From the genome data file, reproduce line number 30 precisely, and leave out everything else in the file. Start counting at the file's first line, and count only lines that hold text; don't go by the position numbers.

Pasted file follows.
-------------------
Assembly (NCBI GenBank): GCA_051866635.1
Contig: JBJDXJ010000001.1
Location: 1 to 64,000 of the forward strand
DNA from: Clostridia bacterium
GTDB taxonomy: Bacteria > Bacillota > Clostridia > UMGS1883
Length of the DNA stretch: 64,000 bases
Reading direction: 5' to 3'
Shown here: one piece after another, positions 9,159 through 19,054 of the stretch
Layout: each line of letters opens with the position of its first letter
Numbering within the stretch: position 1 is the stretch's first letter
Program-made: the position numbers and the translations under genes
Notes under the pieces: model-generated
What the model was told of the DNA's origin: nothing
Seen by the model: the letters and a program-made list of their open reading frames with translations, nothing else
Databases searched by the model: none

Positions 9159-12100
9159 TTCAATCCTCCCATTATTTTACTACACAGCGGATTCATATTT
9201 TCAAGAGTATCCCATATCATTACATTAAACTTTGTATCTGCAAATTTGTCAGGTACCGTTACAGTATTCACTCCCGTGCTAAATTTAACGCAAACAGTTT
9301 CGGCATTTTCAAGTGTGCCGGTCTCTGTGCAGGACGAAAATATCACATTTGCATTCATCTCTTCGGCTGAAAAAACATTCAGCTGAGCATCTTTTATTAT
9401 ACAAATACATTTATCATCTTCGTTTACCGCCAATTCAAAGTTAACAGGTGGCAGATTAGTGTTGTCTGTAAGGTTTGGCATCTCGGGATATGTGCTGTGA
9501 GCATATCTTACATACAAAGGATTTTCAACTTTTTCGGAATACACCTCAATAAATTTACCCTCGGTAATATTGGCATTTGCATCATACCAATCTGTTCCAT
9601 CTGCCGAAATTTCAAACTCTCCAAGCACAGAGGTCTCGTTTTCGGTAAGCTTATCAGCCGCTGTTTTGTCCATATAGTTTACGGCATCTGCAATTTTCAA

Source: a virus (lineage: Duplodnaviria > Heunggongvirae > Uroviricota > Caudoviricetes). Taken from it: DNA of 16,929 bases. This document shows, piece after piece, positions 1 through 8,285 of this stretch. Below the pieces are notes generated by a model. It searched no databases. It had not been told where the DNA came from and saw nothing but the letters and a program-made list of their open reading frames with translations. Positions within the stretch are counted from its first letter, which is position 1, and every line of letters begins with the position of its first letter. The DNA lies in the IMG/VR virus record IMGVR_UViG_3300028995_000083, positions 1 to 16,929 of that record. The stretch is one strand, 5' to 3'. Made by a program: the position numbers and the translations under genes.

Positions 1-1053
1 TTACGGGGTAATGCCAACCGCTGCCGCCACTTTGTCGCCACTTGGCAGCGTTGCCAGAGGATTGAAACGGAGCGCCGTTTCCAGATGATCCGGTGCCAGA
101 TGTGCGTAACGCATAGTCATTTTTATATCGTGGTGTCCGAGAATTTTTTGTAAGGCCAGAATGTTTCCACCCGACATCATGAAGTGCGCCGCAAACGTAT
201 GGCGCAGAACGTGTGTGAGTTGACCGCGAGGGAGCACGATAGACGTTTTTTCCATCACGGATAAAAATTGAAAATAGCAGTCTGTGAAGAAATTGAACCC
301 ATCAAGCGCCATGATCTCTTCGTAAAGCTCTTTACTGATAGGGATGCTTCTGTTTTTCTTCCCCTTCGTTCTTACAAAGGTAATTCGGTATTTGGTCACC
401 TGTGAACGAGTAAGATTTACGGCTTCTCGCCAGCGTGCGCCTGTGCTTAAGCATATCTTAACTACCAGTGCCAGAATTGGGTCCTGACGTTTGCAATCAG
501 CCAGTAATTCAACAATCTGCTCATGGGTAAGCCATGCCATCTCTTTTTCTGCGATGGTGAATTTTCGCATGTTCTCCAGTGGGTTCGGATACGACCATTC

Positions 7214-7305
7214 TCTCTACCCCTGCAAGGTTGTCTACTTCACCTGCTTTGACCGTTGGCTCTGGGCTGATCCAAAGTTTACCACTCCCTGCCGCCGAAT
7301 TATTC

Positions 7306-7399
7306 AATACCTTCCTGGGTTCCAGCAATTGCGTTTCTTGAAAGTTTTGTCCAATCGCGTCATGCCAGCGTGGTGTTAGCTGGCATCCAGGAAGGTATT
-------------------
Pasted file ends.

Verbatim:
501 CCAGTAATTCAACAATCTGCTCATGGGTAAGCCATGCCATCTCTTTTTCTGCGATGGTGAATTTTCGCATGTTCTCCAGTGGGTTCGGATACGACCATTC